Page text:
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ERIC Number: ED465172
Record Type: Non-Journal
Publication Date: 2002
Pages: 26
Abstractor: N/A
Reference Count: N/A
Coordinating Reading and Writing Competencies during Early Literacy Development.
Kamberelis, George
At any given time, any given child may hold different, even competing, understandings of the strategies and processes involved in reading, writing, and coordinating the two. And different children's developmental paths may differ in significant ways even though they eventually achieve common outcomes. Different developmental paths notwithstanding, a central developmental accomplishment of the common outcome of becoming "conventionally" literate is the coordination of encoding/production processes and decoding/comprehension processes that allow an individual to move fluidly and flexibly across writing and reading tasks. A study was designed to document with considerable precision just how children work through the "impasse" indexed by the "production-ahead-of-comprehension" pattern. Specifically, it mapped changes in children's overt actions and inferred cognitive processes while working on specific writing-reading tasks between the time when they could write alphabetically encoded texts but not readily read them back and the time when they could both write and read alphabetically encoded texts fluently. Microgenetic case studies (i.e., intensive, mini-longitudinal studies) were conducted with 24 children with a mean age of 6 years, 4 months. Findings suggest: (1) a unique role of knowledge about phoneme-grapheme relations during this transitional process; (2) children's intense focus on linguistic units smaller than a word at the coordination point may have served multiple functions; (3) concept of word seems to play a particularly crucial role in the coordination of writing and reading competencies; and (4) the process of coordinating writing and reading competencies is an emergent, complex, multidimensional, and dynamic process. (Contains 21 references and 4 figures.) (NKA)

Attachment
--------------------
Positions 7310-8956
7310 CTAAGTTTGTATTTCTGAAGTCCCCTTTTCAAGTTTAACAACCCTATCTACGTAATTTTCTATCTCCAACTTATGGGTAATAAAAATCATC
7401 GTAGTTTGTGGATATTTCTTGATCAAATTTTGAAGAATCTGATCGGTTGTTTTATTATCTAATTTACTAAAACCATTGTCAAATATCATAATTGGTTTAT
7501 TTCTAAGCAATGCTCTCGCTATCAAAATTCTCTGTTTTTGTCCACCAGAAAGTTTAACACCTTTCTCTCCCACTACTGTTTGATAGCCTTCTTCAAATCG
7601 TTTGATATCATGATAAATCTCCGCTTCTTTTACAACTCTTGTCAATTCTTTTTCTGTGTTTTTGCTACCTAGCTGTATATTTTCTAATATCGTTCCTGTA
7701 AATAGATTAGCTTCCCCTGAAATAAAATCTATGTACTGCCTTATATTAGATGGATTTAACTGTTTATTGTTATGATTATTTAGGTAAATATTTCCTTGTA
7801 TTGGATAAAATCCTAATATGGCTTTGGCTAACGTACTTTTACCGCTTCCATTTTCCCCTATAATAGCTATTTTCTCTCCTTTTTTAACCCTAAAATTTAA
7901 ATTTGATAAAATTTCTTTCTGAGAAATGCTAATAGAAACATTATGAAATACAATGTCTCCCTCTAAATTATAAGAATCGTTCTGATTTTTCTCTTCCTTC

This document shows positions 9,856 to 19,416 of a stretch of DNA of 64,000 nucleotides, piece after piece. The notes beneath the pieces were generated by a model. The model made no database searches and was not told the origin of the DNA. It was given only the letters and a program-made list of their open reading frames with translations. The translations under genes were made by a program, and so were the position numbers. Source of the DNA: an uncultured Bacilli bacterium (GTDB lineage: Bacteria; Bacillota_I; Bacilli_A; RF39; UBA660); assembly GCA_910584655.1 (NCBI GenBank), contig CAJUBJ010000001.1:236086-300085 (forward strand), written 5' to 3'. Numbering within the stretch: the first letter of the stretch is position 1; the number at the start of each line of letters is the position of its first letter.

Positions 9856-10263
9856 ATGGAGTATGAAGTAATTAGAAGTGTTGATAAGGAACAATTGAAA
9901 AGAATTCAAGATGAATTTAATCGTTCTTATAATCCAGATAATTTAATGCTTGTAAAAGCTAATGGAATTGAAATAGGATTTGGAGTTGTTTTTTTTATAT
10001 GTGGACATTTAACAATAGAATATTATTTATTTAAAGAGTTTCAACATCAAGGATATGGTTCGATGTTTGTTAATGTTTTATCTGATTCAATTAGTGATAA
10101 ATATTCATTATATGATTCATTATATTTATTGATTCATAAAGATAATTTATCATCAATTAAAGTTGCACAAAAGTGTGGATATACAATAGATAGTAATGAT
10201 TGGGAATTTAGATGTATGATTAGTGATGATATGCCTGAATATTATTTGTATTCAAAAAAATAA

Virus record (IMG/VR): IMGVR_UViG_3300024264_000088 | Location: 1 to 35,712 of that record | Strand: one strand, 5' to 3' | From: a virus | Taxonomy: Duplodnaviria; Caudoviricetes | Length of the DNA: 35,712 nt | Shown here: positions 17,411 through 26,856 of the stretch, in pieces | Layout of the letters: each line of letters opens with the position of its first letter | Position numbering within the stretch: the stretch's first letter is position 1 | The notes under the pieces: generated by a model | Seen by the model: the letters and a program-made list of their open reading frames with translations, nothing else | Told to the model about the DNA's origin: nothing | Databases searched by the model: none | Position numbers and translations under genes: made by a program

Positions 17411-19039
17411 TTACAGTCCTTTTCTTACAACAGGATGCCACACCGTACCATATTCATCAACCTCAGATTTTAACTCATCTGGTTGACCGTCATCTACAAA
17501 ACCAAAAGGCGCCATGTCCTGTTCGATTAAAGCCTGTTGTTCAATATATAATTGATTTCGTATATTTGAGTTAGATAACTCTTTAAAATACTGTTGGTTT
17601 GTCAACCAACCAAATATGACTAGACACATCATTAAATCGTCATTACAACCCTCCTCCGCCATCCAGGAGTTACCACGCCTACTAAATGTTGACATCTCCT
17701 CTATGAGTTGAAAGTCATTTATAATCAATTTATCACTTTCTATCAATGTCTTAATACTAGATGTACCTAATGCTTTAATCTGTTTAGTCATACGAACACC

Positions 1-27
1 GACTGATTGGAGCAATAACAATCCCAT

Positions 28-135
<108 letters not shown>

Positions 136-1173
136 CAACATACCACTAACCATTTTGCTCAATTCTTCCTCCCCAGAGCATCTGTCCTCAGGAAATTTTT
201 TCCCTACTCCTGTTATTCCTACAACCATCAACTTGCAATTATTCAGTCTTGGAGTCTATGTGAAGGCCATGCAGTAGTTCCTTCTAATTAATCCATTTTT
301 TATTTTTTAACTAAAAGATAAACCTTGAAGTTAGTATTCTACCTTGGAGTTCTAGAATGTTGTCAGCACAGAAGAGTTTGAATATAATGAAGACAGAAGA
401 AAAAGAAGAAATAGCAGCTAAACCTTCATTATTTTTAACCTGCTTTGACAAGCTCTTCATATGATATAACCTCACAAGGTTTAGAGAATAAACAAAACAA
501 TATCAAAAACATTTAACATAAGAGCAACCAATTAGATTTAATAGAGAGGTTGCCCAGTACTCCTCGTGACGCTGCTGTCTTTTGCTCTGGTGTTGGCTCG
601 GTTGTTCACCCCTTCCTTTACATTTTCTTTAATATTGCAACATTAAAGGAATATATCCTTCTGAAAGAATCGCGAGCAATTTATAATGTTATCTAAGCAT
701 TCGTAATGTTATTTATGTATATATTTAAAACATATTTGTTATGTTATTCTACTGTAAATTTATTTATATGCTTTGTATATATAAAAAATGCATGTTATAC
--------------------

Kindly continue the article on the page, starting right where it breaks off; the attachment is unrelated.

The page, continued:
Publication Type: Reports - Research
Education Level: N/A
Audience: N/A
Language: English
Sponsor: N/A
Authoring Institution: N/A